Saturday, November 24, 2018

Santa Monica

I hardly notice anything these days.
Her smooth, tan thighs
The golden fuzz on her forearms
The setting sun that gilds her. Imbedded
in the muck, the skeleton
of a pelican, its pouch tanned
to black leather, feathers matted
between the bones.
Shell of a crab still caught in its bill
I hardly notice anything these days

At the Korean War Veterans Cemetery

That morning I stopped and stood 
on the bridge that spanned the freeway
and watched a flock of pigeons reel and swerve,
pulsing like a heart before sweeping the sky one last time
and shattering against the ledges of the building
I'd just stepped out of.

I'd talked to my mother the day before.
She said my grandmother went missing
They thought she’d wandered off
They didn’t realize she had never left her room,
was in bed the entire time
having shrunken away to almost nothing
her breath so gentle it didn't lift the comforter

Your cat had also diminished over the past few weeks.
Even without claws, she used to occasionally bring
a sparrow into the house. Lay it at your feet.
Now, she could barely clean her fur. Now
she could barely eat.

That afternoon
They shot rifles into the air with little pops
and a trumpeter played taps
while our friend's family wept
and two stoic men in uniform
folded the flag into as small a triangle
as they could manage

And the flock reformed
To ricochet back and forth over the highway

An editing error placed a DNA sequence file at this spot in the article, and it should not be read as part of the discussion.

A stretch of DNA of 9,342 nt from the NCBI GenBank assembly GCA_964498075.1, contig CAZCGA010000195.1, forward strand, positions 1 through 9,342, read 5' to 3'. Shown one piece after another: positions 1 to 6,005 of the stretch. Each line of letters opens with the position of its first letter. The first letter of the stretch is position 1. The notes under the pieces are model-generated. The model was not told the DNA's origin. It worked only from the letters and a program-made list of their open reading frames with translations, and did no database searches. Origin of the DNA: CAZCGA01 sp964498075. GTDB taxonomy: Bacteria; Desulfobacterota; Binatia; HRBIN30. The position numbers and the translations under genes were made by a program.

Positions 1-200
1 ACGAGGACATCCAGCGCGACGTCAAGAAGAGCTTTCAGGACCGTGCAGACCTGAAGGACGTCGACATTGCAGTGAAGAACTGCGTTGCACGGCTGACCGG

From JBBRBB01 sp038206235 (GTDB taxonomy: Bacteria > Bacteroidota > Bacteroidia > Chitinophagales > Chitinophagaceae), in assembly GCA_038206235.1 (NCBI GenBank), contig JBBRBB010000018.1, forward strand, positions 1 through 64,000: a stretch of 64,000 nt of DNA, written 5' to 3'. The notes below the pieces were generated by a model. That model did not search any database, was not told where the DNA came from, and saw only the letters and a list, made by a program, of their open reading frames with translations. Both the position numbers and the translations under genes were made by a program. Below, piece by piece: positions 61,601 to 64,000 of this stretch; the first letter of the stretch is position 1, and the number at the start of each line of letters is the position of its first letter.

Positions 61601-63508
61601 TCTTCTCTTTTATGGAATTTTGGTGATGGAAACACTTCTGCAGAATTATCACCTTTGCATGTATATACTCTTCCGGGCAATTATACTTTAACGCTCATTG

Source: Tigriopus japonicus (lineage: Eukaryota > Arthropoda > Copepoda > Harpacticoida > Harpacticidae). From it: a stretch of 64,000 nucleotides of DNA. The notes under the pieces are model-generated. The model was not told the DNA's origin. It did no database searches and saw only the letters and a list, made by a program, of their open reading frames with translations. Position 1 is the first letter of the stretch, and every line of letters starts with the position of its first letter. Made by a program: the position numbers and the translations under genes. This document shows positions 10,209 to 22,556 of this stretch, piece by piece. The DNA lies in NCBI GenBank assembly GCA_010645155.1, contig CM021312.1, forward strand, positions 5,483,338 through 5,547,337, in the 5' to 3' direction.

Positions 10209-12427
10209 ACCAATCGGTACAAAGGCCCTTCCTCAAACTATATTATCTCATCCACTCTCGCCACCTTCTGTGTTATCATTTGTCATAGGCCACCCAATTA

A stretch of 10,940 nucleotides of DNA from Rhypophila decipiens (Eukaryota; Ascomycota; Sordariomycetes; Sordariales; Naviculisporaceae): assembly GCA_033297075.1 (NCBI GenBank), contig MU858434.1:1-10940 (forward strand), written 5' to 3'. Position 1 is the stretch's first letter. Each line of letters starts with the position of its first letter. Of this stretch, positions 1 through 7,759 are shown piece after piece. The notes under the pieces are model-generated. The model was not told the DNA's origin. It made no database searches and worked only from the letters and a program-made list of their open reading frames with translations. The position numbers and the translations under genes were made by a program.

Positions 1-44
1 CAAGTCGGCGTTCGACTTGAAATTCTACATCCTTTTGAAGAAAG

Expanding and contracting
I felt like I could barely breathe,
my breath came out in clouds

Hours later
you drove into the night
The bundle of fur and bones
weighed almost nothing in your lap
The streetlights flashed, the wet tires whispered
as you stroked her ears and murmured
Almost there

Black Friday

Yellow leaves
plastered to the hood
of a blue car

Rearview mirror
held on by duct tape

The sleeper in the back seat stirs

Morning fog

Thursday, November 8, 2018

The Water Babies

The last hateful thing I'll ever say
slips out right after the last hateful thing
I meant to say. I pin it to the table,
slice it lengthwise, flip it inside out
and wear it as a stole, bloody side out.
I open my mouth
but whatever's still in there
remains inside, wary, waiting.


Moon a sharp red sliver over the city
as the forest burns. I cut off my feet
and reattach them. A speck of ash
floats past my nose. I go cross-eyed
trying to focus on it. That last hateful thing
still waits for its turn.


The children of the burning forest,
the children of the dusty creek beds
give birth to children who open their mouths
to release great frothy battalions of bubbles
Covering the shore, covering the fields
The heat makes them burst. The night is filled
with their wet explosions


If I pressed my palm against your breast
too hard, if I made a ripple
that would not dissipate, I'm sorry.
I was a child of the fire and you
were born underwater. If we clasped hands,
would I be doused, or would you sizzle
into nonexistence?


Before I can ask the question,
the answer leaps from your throat
and knots itself around your neck.
You dangle there, swaying at the end
of the last hopeful thing you'll ever say,
the last hint you gave me. I file it away
with all the other hints, all the other hopes,
stand at the edge of the forest,
watching the bubbles gather into a cloud so heavy
the earth collapses beneath it.